We Americans waste a shameful amount of food, and we know it. We order more than we can (or should) eat in restaurants, we are incredibly picky about our produce and meats, we buy on impulse and then change our minds… the list goes on and on.
However, when we are confronted with estimates and statistics on food waste and its effects, many of us are shocked. Let’s see if you also find these numbers surprising.
- Rising Rates – The National Institute of Health (NIH) estimates that we waste around 40% of all the food we produce. According to a 2009 report published in PLOS ONE, this constitutes an approximately 50% rise in food waste since 1974.
- Indirect Costs – The same report suggests that this wasted food amounts to annual costs of almost 25% of the total freshwater consumption (used to grow crops that are eventually thrown away) and approximately 300 million barrels of oil (used to transport unconsumed food).
- Individual Costs – Using data from 2008, the U.S. Department of Agriculture (USDA) estimated that the U.S. wastes 273 pounds of food annually per person, translating into approximately $390 spent by each American on food that is never consumed.
- Total Food Waste – The USDA confirms that the situation has not improved over time. In 2010, an estimated 133 billion pounds of food was wasted, comprising a total dollar value of approximately $162 billion. The estimates rose to $180 billion in 2012.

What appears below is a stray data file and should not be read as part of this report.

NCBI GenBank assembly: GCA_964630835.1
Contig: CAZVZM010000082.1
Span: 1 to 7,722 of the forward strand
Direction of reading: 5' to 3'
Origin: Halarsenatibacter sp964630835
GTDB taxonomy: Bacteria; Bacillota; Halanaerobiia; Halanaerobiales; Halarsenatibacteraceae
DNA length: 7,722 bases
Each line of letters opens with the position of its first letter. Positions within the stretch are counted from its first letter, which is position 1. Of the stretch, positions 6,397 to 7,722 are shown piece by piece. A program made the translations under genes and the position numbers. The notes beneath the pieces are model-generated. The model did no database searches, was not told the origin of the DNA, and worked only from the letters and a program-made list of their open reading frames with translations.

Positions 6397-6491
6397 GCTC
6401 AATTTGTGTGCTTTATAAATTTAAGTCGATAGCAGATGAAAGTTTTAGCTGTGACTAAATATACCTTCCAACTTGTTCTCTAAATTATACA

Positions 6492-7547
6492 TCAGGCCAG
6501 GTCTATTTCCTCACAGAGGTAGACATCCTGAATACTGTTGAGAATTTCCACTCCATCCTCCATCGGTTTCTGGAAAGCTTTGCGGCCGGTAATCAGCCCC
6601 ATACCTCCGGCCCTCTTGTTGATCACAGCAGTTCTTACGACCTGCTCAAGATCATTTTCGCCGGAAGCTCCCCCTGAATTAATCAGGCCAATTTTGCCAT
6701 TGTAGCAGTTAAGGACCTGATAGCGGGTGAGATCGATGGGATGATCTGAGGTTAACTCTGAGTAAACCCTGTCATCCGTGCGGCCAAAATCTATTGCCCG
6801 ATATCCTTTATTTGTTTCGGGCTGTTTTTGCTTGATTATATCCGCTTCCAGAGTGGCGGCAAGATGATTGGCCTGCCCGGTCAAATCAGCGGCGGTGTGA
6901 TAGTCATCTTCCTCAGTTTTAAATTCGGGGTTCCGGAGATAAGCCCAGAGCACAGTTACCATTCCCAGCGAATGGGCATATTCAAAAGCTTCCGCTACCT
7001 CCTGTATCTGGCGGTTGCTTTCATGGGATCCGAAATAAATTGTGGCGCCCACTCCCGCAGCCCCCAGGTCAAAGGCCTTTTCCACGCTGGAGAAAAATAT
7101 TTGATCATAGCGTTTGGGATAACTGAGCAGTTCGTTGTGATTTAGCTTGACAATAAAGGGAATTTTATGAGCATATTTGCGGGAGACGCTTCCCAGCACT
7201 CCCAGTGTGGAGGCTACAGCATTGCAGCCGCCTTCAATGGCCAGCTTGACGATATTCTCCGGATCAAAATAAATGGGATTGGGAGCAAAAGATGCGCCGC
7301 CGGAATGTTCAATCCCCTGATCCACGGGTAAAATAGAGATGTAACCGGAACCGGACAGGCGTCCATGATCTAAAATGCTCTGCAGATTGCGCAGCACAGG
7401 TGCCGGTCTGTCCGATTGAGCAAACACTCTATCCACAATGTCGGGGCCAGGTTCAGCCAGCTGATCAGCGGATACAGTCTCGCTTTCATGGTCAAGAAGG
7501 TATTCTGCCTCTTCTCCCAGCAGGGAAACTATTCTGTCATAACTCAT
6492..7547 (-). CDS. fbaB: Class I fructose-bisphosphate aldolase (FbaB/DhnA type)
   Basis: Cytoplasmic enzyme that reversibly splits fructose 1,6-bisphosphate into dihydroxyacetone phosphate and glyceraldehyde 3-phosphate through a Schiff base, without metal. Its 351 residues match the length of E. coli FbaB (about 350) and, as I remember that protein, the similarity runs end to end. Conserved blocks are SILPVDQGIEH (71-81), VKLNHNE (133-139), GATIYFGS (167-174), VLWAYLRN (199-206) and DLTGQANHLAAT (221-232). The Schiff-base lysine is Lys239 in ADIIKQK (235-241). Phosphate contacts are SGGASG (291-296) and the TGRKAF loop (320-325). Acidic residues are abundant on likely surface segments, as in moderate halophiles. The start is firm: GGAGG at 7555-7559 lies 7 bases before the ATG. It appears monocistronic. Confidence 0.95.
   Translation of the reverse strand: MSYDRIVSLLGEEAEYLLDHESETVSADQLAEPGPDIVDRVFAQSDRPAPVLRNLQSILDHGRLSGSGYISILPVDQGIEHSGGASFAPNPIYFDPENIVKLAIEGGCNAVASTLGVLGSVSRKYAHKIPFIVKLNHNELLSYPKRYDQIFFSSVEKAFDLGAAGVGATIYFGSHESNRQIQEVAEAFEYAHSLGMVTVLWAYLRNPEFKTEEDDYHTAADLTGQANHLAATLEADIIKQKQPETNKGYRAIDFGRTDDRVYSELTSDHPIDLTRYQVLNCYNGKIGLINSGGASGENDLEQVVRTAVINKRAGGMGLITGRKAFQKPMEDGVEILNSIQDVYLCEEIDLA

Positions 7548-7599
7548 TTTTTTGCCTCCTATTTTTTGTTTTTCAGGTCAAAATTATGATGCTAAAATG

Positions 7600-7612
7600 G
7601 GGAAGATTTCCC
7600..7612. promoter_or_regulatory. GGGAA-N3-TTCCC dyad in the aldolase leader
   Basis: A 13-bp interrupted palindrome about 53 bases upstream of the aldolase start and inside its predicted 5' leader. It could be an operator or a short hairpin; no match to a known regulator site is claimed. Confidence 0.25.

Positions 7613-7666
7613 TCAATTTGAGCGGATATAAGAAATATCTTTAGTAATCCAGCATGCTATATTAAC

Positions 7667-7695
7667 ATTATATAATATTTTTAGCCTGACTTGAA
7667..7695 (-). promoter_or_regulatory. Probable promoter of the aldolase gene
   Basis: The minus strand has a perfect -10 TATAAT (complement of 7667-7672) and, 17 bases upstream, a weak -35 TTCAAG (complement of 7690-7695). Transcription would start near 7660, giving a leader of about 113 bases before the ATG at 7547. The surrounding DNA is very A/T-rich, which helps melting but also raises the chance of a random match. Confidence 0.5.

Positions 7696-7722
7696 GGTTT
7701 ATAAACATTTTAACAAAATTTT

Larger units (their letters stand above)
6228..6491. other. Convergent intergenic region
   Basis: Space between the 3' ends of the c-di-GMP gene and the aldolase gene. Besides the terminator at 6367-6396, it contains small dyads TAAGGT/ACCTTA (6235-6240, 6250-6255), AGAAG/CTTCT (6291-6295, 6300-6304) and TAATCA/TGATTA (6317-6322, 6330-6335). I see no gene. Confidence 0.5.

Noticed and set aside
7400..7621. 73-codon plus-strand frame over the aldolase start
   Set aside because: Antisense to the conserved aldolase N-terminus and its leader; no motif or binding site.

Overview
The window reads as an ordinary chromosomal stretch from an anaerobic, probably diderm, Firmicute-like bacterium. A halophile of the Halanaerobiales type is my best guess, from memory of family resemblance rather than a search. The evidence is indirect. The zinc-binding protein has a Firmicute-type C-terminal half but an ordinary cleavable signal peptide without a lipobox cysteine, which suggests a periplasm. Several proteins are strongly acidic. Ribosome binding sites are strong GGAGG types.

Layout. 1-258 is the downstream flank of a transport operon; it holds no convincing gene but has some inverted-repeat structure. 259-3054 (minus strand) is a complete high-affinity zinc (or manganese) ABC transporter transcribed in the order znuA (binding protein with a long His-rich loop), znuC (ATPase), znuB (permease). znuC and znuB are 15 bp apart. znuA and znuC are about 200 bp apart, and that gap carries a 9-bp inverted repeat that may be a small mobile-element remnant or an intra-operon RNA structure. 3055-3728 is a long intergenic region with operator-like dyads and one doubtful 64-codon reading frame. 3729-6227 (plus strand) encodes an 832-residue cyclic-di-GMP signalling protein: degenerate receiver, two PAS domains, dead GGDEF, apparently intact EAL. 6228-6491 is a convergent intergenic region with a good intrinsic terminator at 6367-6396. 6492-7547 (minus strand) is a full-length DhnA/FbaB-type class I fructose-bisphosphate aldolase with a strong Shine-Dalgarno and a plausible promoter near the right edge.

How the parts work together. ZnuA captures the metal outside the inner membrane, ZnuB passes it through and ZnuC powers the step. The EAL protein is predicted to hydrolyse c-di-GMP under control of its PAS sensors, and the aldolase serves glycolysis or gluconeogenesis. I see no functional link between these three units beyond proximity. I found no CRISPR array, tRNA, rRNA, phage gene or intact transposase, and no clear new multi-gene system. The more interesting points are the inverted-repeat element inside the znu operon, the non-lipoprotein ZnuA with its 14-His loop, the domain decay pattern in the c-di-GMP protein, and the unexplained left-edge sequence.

Keep in mind that the USDA numbers cover the last steps in the farm-to-table path, starting with supermarkets and restaurants and finishing with the end consumer. Estimates of the waste in the entire food system approach $250 billion, according to American Wasteland author Jonathan Bloom.
- Lost Energy – In terms of wasted “energy”, if you will, the USDA estimates we are throwing away 141 trillion calories worth of food annually, or almost 1,250 calories per person per day. That is around 50-75% of the daily caloric recommendations for most people.
Even worse, a calorie defined in the food sense is actually a kilocalorie, or 1,000 calories in a true energy sense. By that definition, we are throwing away 141 quadrillion calories worth of food.
- Emissions – The Environmental Protection Agency (EPA) estimates that our uneaten food waste takes up 14% of landfill space and produces almost one-quarter of the methane emissions.
Are you surprised? Some organizations and businesses are, and they realize the win-win situation of reducing waste and creating savings in the process. They are joining the U.S. Food Waste Challenge, an effort started last year by the USDA and EPA to focus on reducing food waste in the supply chain steps prior to the consumer.
The Food Waste Challenge focuses on three broad areas of waste improvement.
- Efficiency – Improved efficiency in everything within the food supply chain, from ordering systems to cooking methods.
- Logistics – Connecting food banks, shelters, and similar organizations with potential food donors to address both hunger and food waste problems.
- Recycling – Retaining some value out of food that is not consumed through animal feeding or composting/fertilizer production.
As an individual, you can do your part by planning your meals in advance, only buying what you need, scaling recipes to reduce leftovers, and eating leftovers instead of pitching them.
Following this philosophy has multiple benefits for you. You will throw away less food and save on groceries and trash bills. You may also enjoy better health through planning and managing your overall food consumption. With all of these advantages, why on earth would you refuse?